How to deliver an effective transport management strategy?
With VIC and NSW experiencing a transport construction boom, the impacts on the road network need to be managed effectively. Successful outcomes depend not only on the design of the strategy, but also on how well the strategy is communicated between agencies and the community.
We believe the following three factors are key to effectively executing transport management strategies.
1. Establish a working group
As with almost any initiative or project that affects the public, multiple interests need to be balanced.
In doing so, it is of paramount importance that a multi-agency working group is established comprising relevant road management authorities, councils, public transport providers and other agencies as required.
This group should work under clear terms of reference and should have responsibility for reviewing and providing feedback on modelling, plans, designs, strategies and upgrade works required to mitigate the transport effects.
The establishment of a working group sends the right message and allows members of the working group to act as ambassadors and promoters of the plan to external audiences and their own staff.
2. Develop a comprehensive transport management plan
An effective transport management plan is multi layered and needs to be developed collaboratively.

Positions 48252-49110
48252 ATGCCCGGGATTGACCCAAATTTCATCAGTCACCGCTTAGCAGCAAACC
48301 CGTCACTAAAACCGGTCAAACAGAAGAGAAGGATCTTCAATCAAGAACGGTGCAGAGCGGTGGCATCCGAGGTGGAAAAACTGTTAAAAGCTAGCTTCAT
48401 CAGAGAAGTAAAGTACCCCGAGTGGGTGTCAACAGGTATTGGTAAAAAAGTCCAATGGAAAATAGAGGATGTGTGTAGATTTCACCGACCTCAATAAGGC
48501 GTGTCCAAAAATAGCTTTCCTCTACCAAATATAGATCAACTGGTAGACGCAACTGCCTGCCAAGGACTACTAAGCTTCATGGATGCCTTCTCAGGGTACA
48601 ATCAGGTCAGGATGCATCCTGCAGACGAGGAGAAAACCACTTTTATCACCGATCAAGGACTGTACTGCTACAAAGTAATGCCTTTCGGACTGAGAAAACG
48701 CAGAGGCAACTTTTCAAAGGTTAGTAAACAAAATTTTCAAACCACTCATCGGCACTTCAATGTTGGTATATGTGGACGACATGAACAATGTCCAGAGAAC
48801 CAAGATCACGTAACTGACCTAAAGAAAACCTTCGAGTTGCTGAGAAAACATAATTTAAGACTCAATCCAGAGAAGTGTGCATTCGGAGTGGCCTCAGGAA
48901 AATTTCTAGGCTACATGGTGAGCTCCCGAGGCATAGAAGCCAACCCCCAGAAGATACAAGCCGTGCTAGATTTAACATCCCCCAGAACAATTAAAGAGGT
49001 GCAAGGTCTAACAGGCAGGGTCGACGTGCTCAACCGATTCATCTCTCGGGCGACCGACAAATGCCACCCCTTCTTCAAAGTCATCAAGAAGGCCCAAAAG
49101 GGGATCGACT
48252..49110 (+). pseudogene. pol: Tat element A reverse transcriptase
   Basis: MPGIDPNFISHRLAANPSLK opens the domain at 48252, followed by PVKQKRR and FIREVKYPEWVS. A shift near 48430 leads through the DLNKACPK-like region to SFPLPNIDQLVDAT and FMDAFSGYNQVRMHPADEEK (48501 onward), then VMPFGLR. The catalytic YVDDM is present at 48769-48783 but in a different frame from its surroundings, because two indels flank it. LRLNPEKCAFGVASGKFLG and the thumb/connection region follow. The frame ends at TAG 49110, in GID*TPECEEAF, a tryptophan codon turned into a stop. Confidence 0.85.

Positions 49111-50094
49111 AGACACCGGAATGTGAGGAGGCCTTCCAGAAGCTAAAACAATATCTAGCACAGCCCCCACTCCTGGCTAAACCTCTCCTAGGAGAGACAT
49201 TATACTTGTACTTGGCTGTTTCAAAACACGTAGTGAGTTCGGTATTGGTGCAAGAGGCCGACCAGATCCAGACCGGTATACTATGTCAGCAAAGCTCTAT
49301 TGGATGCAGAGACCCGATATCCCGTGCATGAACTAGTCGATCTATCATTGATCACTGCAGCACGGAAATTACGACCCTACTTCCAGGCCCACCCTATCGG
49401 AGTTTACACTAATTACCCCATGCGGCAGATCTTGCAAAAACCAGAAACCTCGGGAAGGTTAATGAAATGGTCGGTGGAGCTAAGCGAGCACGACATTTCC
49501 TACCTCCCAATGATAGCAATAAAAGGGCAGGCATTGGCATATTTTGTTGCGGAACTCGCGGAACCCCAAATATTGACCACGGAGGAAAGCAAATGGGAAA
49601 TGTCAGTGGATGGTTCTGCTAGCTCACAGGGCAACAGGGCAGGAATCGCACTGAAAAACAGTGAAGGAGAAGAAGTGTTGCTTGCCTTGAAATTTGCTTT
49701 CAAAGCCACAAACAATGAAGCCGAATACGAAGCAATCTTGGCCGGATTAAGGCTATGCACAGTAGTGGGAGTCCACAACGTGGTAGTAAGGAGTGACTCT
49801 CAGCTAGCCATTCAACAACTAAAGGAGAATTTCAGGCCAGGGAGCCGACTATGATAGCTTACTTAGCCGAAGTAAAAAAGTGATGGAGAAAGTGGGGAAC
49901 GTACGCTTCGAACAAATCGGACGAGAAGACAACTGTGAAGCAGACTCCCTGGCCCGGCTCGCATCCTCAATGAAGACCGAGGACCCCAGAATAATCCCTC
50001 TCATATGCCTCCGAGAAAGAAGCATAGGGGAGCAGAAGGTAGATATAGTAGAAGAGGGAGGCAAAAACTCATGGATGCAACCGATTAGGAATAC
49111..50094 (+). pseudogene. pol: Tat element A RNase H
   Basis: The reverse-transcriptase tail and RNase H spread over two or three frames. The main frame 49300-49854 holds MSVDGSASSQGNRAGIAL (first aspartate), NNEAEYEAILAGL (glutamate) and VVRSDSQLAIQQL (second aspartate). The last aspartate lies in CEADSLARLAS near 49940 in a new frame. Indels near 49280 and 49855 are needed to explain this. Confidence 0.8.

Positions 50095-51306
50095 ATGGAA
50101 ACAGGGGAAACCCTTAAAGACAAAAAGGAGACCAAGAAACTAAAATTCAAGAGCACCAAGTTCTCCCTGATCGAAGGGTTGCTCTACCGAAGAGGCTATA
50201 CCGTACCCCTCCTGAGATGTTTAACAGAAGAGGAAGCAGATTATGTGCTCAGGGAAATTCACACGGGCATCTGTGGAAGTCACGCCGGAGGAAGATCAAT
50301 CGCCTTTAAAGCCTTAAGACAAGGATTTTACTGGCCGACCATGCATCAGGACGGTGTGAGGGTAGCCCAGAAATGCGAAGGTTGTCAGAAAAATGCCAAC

The focus of the plan should be to minimise disruption to land use and transport modes during all stages of construction.
The transport management plan(s) must be informed and supported by an appropriate level of transport modelling, and design outputs should be to relevant design standards to maintain safety of movement.
Critical outputs must consider:
Road transport with a view to maintaining suitable routes and connectivity for road users
Public transport with a view to minimising impacts and providing suitable routes for pedestrians to maintain connectivity
Active transport with a view to maintain connectivity and reasonable performance levels throughout construction for cyclists and pedestrians
Functionality with a view to ensuring the effective and safe operation of a worksite.
3. Develop travel demand management strategies
Construction activity reduces road network capacity. Travel demand management strategies and appropriate tools are required to promote transport behaviour changes in response to road, bicycle and pedestrian paths closures/modifications and to reduce traffic congestion around construction sites.
In tandem with the implementation of travel demand strategies a monitoring methodology and a program for monitoring results should be deployed. These monitoring measures allow the working group to be informed of unanticipated adverse effects and provides them the opportunity to develop practicable mitigation measures.
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